Waiting on a Miracle

A Google search for Morgan Freeman and FIRST Robotics will bring up an online invitation to the FIRST Robotics national championship in St Louis. After having spent yesterday at the Philadelphia FIRST Robotics regional competition I was once again struck at how emotional such events can be. I reflect on how emotion often drives religion and it is obvious that humans crave this kind of fulfillment. We look for something to believe in. Science and technology fields of inquiry are offering answers to age-old questions and present-day problems. God has been removed from the machine, but a divine residue remains. Whenever I attend these competitions I am alert for how religion manages to cling on to this highly humanistic art of robot building. I’m never disappointed.

The Dean of Temple University’s College of Engineering (which was hosting the event) spoke of the emotional rescue of the Chilean miners last year and how the press hailed the feat as 75 percent engineering and 25 percent miracle. The Dean espoused that the goal of engineering is to bring the engineering factor up to 100 percent. A world where we no longer rely on miracles. Any of us who’ve every waited on a miracle know that the outcomes are chancy at best. And yet the religious language was not over. DuPont, one of the corporate sponsors for FIRST Robotics, had a promotional slide on the projection system reading “The Miracles of Science.” Of course, that is one of their corporate logos, but the question left lingering in the air is: does the miracle come from God or human engineering?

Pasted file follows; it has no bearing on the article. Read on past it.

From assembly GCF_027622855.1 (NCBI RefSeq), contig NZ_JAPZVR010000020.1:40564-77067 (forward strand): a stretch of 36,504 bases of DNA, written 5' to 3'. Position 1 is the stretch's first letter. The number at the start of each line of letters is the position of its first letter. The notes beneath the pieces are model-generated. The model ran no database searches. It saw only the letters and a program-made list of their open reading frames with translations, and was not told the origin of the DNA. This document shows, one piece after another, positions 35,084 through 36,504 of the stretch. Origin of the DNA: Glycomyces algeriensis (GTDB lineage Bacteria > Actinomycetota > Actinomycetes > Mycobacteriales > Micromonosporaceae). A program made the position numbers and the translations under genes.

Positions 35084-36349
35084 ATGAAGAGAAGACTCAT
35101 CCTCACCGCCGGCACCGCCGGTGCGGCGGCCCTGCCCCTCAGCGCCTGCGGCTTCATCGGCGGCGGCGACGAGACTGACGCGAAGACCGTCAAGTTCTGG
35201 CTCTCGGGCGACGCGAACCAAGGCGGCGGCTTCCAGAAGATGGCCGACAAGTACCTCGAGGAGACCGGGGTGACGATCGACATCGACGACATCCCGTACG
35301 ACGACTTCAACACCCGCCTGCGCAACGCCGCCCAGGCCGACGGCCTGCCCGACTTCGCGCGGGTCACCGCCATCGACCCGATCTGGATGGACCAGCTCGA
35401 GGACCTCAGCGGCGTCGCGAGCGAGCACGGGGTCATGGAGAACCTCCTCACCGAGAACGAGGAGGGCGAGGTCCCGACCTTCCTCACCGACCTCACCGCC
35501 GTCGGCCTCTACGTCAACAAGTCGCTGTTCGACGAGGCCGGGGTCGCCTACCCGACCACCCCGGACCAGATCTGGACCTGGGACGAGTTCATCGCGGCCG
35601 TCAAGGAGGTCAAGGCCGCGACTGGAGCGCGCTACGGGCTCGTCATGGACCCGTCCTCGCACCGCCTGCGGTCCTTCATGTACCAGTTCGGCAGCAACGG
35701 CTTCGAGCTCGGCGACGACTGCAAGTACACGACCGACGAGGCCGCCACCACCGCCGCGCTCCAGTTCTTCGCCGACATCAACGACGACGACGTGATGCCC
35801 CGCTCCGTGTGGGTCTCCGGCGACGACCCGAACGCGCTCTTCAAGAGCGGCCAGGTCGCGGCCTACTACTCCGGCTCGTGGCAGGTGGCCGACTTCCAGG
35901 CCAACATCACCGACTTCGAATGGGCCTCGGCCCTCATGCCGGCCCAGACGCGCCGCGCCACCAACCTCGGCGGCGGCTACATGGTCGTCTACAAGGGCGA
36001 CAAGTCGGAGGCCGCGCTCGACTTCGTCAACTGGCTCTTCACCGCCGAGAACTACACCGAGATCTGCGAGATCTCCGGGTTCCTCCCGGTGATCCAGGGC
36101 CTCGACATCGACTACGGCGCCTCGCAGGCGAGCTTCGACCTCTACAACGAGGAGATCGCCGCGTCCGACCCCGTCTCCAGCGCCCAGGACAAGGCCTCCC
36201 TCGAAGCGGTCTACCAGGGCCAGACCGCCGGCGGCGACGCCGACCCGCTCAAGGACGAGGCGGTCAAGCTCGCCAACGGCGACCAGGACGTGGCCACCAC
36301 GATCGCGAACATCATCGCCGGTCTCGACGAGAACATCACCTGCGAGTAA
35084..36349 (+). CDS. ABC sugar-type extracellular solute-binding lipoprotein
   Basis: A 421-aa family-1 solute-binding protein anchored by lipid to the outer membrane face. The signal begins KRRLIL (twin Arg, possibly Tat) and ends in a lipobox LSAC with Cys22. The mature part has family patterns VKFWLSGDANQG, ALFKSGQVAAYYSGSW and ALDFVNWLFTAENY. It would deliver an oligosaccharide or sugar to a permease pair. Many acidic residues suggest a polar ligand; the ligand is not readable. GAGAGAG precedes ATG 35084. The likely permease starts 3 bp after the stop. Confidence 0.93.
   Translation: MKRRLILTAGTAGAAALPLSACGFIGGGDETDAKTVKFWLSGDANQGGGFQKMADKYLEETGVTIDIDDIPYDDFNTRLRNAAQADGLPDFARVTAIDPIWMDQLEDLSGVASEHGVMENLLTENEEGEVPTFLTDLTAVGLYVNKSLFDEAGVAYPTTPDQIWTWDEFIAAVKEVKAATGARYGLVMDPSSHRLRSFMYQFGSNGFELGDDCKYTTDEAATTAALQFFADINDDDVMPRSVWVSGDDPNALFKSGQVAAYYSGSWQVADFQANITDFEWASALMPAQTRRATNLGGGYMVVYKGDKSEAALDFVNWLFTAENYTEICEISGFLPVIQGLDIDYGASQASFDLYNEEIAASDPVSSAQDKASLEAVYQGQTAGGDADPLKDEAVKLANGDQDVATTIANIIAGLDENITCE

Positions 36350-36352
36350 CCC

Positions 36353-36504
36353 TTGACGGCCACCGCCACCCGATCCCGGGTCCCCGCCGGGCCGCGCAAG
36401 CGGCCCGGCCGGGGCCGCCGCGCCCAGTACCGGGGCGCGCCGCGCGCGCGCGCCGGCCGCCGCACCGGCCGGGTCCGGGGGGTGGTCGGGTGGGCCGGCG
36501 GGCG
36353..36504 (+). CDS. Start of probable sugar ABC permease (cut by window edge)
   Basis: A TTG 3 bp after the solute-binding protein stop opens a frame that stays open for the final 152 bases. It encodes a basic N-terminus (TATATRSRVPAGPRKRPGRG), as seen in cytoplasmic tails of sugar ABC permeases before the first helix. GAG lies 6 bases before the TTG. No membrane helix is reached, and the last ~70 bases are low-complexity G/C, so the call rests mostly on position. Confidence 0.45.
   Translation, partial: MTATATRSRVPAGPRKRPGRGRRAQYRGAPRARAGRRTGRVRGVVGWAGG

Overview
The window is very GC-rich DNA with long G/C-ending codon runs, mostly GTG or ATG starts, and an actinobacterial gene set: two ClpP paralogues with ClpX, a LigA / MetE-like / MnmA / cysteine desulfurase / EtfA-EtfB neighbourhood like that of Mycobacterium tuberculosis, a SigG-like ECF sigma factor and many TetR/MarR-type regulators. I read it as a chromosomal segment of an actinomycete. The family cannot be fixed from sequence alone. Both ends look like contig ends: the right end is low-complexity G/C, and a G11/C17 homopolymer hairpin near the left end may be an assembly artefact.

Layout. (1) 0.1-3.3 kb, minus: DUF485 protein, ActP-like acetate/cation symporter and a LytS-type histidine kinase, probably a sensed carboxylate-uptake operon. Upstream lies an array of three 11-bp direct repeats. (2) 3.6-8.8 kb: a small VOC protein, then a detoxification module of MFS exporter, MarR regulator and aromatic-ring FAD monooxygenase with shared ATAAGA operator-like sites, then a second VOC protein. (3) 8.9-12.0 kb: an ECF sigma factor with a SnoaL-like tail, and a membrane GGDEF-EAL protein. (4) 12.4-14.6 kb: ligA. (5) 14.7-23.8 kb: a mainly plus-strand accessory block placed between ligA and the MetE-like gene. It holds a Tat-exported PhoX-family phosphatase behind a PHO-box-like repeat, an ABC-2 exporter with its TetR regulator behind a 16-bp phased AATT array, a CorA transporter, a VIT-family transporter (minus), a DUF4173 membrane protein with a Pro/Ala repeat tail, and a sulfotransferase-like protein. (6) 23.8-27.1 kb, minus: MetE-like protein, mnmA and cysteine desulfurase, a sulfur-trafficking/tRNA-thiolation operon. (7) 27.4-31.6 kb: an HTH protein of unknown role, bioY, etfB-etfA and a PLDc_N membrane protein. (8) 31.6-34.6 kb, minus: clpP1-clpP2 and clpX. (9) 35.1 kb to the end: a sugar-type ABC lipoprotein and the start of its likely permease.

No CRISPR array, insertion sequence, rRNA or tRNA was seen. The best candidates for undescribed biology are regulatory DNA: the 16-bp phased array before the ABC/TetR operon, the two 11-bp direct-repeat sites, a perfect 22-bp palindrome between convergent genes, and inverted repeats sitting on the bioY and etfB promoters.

Teams from a wide variety of high schools participate in the FIRST Robotics Competition. The founder of FIRST, Dean Kamen, was present yesterday to celebrate the final regional event. Several parochial schools compete in the competitions, and religious language is evident in team names, logos, and mascots. One of the winning alliance members yesterday was the Miracle Workerz (I didn’t catch what high school they were from) making a hat-trick of miracle references. Another team mentor was caught on the camera making the sign of the cross as he left the robot to make its way into the finals. Even though my team did not make it out of the elimination rounds this time, I left feeling inspired. Dean Kamen revealed new ways that FIRST is promoting technology to better the future while the headlines remind us how dangerous religious extremists can be. At the same time, even in this future that our engineers are designing, God is still hidden in the machine.

A gift of the gods or human innovation?

2 responses to “Waiting on a Miracle

  1. I am reminded of the thought (source?) that either nothing is a miracle, or everything is a miracle. Which is it? And reminded of the limits of human thought – Anselm’s ontological argument that God is that which nothing greater can be conceived. Does this thought have integrity?

    This is an interesting site:

    http://www.princeton.edu/~grosen/puc/phi203/ontological.html

    • Thanks, Martha.

      I’m reading an interesting book that will address Anselm’s argument, and I’m waiting until I finish it before writing a post on it. Nevertheless, I take your point. The real question here, as I understand it, is the limit of human intellectual ability, or the breakdown of logic. Even science acknowledges that at the current state of our understanding the principles break down, for example, at a singularity. Integrity? Yes, I think so. Believability? I’m not quite sure. I’m still working on this one. I’ll take a look at the link — maybe it will help.

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